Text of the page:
Four Winchester Model 1894 Rifles (.25-35, .30-30, .32 Spec. and .38-55)
By the Guns and Shooting Online Staff
Over the last year or so, Guns and Shooting Online Gunsmithing Editor Rocky Hays purchased four Winchester Model 1894 rifles in four classic Winchester calibers: .25-35, .30-30, .32 Special and .38-55. Three of these rifles have 26" full octagon barrels (the .30-30 has a 24" octagon barrel) and all have straight hand stocks with traditional "rifle" crescent butt plates.
These rifles will ultimately form the basis of a matched, four caliber set of fully refinished, upgraded, engraved and restocked (in fine walnut), Model 1894 Winchesters that he will create. Each receiver will feature an engraving of an appropriate game animal, a pronghorn antelope for the .25-35, buck deer for the .30-30, black bear for the .32 Special and an elk for the .38-55. Part of the attraction is that all four rifles were made in 1907, the last year of Model 1894 production before the model designation was changed to simply "Model 94" in 1908. We will do a future article about these four rifles after the project is completed.
The .25-35, .30-30, .32 Winchester Special and .38-55 calibers are all based on the .38-55 case, necked-down in the case of the three smaller calibers. Ammo is factory loaded for all of these cartridges by one or more of the four major U.S. ammunition manufacturers. Indeed, the .32 Special remains a popular deer and black bear cartridge with factory loads available from all four (Federal, Hornady, Remington and Winchester), while the .30-30 is one of the best selling hunting cartridges in North America and factory loaded ammo is available around the world. The .25-35 and .38-55 are also excellent hunting and recreational shooting cartridges and have been making a modest comeback, due to the recent production of modern rifles in both calibers.
These four classic rifles are in good condition. Not pristine collector's rifles, by any means, but solid shooters that have done their fair share of hunting and show normal wear for rifles well over 100 years old. The barreled actions are blued and the black walnut stocks show their share of dings and wear.
The .25-35 rifle is in the best condition, shows the least wear and retains most of its original blued finish. It is also fitted with a folding tang sight for faster and more accurate shooting, as the others will be when the matched set is completed. (This rifle is featured in an article on the Collectors Corner index page.)
The .30-30 rifle probably shows the most finish wear. The .38-55 shows evidence of having been carried many miles by hand, as does the .32 Special. All three have apparently been hunted extensively.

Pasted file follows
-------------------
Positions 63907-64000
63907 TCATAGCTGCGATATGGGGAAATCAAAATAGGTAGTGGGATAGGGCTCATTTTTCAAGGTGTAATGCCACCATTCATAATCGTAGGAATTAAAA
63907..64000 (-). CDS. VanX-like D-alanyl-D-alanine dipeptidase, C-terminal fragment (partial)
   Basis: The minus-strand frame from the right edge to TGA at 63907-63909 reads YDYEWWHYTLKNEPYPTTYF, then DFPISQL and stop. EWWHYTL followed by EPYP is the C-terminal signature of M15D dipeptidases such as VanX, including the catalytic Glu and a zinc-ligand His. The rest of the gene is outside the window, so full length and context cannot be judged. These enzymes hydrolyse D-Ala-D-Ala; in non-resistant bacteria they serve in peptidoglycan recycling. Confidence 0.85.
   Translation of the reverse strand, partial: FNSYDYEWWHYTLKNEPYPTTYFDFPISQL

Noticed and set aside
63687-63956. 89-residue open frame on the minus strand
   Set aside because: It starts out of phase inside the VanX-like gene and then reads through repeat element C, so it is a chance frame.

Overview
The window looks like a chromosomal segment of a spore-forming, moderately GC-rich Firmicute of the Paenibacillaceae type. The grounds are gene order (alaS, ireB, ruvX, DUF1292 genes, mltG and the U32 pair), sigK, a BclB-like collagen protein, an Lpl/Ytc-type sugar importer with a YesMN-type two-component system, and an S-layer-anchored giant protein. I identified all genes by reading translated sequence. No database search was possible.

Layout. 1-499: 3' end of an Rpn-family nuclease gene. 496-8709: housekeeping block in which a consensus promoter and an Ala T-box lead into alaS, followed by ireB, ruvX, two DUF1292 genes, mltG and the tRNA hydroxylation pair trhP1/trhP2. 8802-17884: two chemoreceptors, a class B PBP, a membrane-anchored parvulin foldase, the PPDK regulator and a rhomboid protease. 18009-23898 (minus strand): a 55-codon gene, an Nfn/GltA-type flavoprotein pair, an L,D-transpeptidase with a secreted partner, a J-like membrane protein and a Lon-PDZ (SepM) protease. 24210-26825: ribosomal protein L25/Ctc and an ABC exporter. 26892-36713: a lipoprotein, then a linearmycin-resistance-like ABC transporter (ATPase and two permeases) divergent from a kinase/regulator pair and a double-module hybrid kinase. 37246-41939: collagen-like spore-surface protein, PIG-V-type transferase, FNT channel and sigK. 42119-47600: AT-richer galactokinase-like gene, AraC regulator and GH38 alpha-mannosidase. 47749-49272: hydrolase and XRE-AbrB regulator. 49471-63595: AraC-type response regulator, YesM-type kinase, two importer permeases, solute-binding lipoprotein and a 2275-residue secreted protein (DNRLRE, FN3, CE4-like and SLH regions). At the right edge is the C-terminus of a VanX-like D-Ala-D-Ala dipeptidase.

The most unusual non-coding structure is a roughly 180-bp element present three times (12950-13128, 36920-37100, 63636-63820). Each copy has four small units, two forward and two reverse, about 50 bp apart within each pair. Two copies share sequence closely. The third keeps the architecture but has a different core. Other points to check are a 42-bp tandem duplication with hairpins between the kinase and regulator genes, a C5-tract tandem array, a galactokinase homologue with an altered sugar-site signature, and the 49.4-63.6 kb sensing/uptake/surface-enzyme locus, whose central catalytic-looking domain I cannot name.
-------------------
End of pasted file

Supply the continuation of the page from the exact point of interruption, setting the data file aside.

The .30-30, .25-35 and .38-55 barrels are all in good condition and the .32 Special barrel is in fair condition with some pitting. However, we discovered that all four rifles, including the .32 Special, are good shooters. We bet that these rifles could tell some great hunting stories, if only they could talk.
Here are the basic specifications of our 1907 vintage Model 1894's:
The Model 1894 action was designed for Winchester by none other than John Moses Browning in 1893. Its action is more compact and much stronger than the earlier B. Tyler Henry designed, toggle-link action Winchesters and it handles long cartridges much more efficiently. It became the best selling lever action rifle of all time, with over 7,000,000 produced and still counting. Despite their slender profile and rifle butt plates, these are mild kicking rifles, easy to shoot accurately. (Assuming the shooter's eyes are up to the task with iron sights!)
The Model 1894 was the first civilian rifle chambered for cartridges using smokeless powders. The .30-30, the first North American smokeless powder hunting cartridge, was introduced in Winchester's new Model 1894 rifle in 1895.
The best things about any Model 1894 rifle are its balance, handling qualities and fast, reliable action. Handling and carrying a Model 1894 in the field is a pleasure. Its clean lines, straight hand stock, slender receiver and full length magazine achieve an aesthetic perfection seldom approached by modern rifles. Its durable steel and walnut construction make the Winchester Model 1894 the epitome of a hunting rifle that can be handed-down from generation to generation.
As one might expect of rifles manufactured in 1907 by one of the world's premier gun companies, these rifles are built entirely of forged steel parts and walnut. They were assembled by skilled workers who obviously took pride in their workmanship.
Safety is provided by a hammer safety notch. When the chamber is loaded, manually lower the hammer from the full-cock position until it engages the safety notch (about 3/4 of the way down). This is easy to do. Keep the muzzle pointed in a safe direction while you are lowering the hammer. Yes, the hammer can be forced by a very heavy blow, such as might be delivered by a carpenter's hammer, but so what? This is not going to happen in the field.